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The Rule of Least Surprise is a general principle in the design of all kinds of interfaces, not just software: “Do the least surprising thing”. It's a consequence of the fact that human beings can only pay attention to one thing at one time (see The Humane Interface [Raskin]). Surprises in the interface focus that single locus of attention on the interface, rather than on the task where it belongs.
Thus, to design usable interfaces, it's best when possible not to design an entire new interface model. Novelty is a barrier to entry; it puts a learning burden on the user, so minimize it. Instead, think carefully about the experience and knowledge of your user base. Try to find functional similarities between your program and programs they are likely to already know about. Then mimic the relevant parts of the existing interfaces.
The Rule of Least Surprise should not be interpreted as a call for mechanical conservatism in design. Novelty raises the cost of a user's first few interactions with an interface, but poor design will make the interface needlessly painful forever. As in other sorts of design, rules are not a substitute for good taste and engineering judgment. Consider your tradeoffs carefully — and consider them from the user's point of view. The bias implied by the Rule of Least Surprise is a good one to hold consciously, mainly because interface designers (like other programmers) have an unconscious tendency to be too clever for the user's good.
One implication of the Rule of Least Surprise is this: Wherever possible, allow the user to delegate interface functions to a familiar program. We already observed in Chapter═7 that, if your program requires the user to edit significant amounts of text, you should write it to call an editor (specifiable by the user) rather than building in your own integrated editor. This will enable the users, who know their preferences better than you, to choose the least surprising alternative.
Elsewhere in this book we have advocated symbiosis and delegation as tactics for promoting code reuse and minimizing complexity. The point here is that when users can intercept the delegation, and direct it to an agent of their own choice, these techniques become not merely economical for the developer but actively empowering to users.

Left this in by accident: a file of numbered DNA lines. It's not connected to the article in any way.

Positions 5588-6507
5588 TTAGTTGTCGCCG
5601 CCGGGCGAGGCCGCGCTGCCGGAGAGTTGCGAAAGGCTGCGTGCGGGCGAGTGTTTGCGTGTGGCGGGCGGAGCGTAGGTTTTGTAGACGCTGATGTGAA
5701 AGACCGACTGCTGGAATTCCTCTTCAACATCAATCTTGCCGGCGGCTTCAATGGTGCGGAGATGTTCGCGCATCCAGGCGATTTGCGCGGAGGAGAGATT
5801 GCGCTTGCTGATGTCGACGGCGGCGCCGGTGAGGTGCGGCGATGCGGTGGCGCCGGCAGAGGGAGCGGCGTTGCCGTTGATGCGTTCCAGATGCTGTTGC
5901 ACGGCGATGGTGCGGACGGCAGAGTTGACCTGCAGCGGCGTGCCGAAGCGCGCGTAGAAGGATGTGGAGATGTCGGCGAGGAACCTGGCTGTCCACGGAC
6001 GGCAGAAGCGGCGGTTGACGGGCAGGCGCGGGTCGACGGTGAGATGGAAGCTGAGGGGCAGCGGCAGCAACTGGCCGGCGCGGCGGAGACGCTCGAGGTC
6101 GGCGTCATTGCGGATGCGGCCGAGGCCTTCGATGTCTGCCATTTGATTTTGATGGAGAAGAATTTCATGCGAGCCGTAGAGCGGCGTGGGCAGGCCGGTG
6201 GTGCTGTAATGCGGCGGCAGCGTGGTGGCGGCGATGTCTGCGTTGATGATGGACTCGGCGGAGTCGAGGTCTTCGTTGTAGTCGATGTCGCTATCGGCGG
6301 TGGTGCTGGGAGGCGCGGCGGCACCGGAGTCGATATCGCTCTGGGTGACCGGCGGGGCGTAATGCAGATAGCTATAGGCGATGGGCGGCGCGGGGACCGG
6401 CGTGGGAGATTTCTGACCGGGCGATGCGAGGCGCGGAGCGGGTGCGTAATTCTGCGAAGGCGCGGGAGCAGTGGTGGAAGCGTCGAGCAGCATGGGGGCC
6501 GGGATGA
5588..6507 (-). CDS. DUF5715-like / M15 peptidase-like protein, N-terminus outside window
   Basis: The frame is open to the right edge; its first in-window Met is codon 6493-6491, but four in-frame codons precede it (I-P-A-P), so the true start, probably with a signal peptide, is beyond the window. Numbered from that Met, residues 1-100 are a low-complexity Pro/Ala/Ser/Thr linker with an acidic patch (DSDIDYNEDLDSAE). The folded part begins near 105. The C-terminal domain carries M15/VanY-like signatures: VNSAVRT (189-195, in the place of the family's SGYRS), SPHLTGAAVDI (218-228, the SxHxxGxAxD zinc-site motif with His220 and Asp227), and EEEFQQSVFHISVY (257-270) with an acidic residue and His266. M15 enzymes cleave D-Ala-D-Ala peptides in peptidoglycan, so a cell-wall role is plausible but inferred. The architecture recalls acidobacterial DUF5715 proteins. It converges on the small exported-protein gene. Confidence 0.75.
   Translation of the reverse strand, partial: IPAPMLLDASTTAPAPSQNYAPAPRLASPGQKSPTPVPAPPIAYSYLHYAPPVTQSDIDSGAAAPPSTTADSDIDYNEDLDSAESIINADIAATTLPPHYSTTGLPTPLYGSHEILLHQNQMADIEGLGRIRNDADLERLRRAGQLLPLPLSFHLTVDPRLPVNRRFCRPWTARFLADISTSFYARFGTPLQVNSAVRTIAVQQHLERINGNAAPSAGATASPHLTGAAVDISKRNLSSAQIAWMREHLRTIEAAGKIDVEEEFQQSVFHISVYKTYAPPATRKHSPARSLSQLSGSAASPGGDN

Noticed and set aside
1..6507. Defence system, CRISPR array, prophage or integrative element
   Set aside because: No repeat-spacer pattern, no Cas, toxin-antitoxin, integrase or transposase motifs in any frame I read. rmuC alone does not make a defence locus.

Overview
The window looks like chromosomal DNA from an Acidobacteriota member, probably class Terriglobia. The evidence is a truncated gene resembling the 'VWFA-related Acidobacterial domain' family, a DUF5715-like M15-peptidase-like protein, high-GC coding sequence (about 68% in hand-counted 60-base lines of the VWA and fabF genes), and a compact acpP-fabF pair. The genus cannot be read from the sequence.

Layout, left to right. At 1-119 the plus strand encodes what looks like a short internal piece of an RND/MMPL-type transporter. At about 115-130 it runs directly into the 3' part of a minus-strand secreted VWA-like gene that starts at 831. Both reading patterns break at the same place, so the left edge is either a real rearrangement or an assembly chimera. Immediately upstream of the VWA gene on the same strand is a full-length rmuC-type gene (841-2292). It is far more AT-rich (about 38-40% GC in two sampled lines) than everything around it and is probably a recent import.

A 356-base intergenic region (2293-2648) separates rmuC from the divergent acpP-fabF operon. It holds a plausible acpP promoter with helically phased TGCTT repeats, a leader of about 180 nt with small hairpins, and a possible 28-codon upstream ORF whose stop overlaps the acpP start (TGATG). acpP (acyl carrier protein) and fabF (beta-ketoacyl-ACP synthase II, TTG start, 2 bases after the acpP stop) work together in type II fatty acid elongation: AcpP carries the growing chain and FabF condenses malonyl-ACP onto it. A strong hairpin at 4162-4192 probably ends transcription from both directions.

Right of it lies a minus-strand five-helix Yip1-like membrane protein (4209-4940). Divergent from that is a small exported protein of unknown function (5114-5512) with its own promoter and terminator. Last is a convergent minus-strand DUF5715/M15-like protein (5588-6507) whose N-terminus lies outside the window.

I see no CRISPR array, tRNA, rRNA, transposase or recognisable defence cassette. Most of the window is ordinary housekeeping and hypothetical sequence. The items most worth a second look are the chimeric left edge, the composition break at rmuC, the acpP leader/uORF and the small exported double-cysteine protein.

Further: When you can't delegate, emulate. The purpose of the Rule of Least Surprise is to reduce the amount of complexity a user must absorb to use an interface. Continuing the editor example, this means that if you must implement an embedded editor, it's best if the editor commands are a subset of those for a well-known general-purpose editor. (Or more than one. Both bash and ksh have command-line editors that allow the user to choose between vi and Emacs editing styles.)
Under the Unix versions of the Netscape and Mozilla Web browsers, for example, fill-in fields in forms recognize a subset of the default bindings for the Emacs editor. Control-A goes to start of line, Control-D deletes the next character, and so forth. This choice helps people who know Emacs, and leaves others no worse off than an arbitrary, idiosyncratic command set would have. The only way it could have been bettered was by choosing key bindings associated with some editor significantly more widely used than Emacs; and among Netscape's original user population there was no such animal.
These principles can be applied in many other areas of interface design. They suggest, for example, that it is deeply foolish to create novel document formats for an on-line help system when users are comfortable with an HTML Web browser. Or even that if you are designing an arcade-style game, it is wise to look at the gesture sets of previous games to see if you can give new users a feeling of comfort by allowing them to transfer joystick skills learned in other games.